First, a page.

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…without letting Realworld girls forget they still wanted to be her, or Realworld boys–even those who saw themselves more in Ernst than Fritz–forget they still wanted to be with her, or Realworld parents, in that faraway land of 1960, which now may as well be 1690, forget they wanted their girls and boys to be like or with some version of her.







With or without the associations of a first crush, Swiss Family Robinson still has a Dreamland glow about it, which, for better or worse, modernity cannot disturb. Those involved felt it. Ken Annakin, the man who formed the bridge between Golden Age swashbuckler masters like Michael Curtiz and the best work of his own acolytes, Lucas and Steven Speilberg (none of whom were better than he was–with action movies, there’s no such thing as better than Ken Annakin), was exceptionally and justifably proud of it. Tommy Kirk, who survived hell and, with last year’s untimely passing of Kevin Corcoran, is now also the last surviving main cast member, has said it’s the movie he’d like to be remembered for and that he’s the most proud of.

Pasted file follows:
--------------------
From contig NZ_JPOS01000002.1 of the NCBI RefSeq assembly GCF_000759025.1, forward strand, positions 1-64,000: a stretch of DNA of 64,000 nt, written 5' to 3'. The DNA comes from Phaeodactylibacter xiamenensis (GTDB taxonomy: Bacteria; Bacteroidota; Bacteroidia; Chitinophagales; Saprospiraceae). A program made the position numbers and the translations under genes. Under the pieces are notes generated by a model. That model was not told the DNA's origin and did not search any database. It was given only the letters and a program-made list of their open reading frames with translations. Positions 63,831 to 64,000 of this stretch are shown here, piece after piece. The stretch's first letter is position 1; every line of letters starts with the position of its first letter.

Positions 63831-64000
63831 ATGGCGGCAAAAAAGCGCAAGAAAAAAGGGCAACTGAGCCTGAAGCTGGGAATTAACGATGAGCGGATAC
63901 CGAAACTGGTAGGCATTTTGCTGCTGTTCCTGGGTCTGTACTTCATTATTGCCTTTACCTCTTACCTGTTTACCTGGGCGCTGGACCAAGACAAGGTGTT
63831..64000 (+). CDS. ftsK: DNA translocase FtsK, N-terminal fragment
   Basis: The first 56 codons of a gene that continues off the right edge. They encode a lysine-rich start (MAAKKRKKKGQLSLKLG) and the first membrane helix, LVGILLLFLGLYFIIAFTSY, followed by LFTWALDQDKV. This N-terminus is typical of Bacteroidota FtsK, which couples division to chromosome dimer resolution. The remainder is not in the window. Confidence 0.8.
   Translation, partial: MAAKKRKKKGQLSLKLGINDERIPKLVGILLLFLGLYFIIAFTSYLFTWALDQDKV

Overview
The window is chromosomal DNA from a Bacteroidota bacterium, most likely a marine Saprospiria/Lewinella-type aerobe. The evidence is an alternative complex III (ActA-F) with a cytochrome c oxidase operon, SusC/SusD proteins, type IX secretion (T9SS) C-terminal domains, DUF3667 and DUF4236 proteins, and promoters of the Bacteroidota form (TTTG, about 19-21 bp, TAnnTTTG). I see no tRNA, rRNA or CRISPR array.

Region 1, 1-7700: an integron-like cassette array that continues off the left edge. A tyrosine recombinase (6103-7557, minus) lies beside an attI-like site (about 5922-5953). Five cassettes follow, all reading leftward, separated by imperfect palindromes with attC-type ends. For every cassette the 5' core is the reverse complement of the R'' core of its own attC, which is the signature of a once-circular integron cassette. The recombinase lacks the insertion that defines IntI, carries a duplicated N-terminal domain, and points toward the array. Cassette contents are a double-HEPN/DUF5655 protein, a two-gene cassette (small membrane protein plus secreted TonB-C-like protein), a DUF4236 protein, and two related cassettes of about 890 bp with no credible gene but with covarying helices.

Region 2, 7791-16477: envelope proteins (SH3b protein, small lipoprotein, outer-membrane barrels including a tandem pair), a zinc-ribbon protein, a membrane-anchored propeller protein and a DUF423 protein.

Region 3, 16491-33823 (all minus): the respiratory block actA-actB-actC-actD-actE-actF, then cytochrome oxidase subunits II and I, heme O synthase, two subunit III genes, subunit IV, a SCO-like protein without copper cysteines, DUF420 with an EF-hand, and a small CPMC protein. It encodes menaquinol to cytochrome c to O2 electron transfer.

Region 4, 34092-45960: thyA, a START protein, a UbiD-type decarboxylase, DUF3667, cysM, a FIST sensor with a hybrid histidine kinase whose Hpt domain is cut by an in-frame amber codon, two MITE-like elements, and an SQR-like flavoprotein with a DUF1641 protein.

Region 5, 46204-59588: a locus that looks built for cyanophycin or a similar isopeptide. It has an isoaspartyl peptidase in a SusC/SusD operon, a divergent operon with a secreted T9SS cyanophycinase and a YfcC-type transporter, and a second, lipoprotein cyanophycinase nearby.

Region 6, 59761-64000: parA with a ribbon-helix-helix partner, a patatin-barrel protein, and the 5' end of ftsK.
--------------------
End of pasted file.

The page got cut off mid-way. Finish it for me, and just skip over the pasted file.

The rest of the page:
Until James MacArthur’s death, they exchanged Christmas cards every year and signed them “Fritz” and “Ernst.”

On the great documentary and commentary track where I learned a lot of this, (they attend the special two-disc DVD that Disney put out a few years back–accept no substitutes), everyone seemed to have fond but not very specific memories of Janet Munro. In his autobiography, Annakin recalled her fondly as “the complete trouper, ready to try anything.” By way of proof he mentioned the only two occasions she complained.

The first was after he hung her off the side of an Alp in The Third Man on the Mountain (which I should mention here is the greatest mountain-climbing movie ever made…a lot of what Annakin did is the greatest, even if few remember or acknowledge it now). When she was finally hauled up, she said, “You might have padded the harness. I think I’ve lost both my boobs.”

The second was after she took a fall from a galloping zebra in SFR. She walked past him and said: “I don’t know why I do all these crazy things for you!”

That was the full litany of her complaints on two of history’s most grueling action shoots, on which there was next to no stunt-doubling and, of course, no CGI.

Scottish Music Hall was apparently a hard training ground.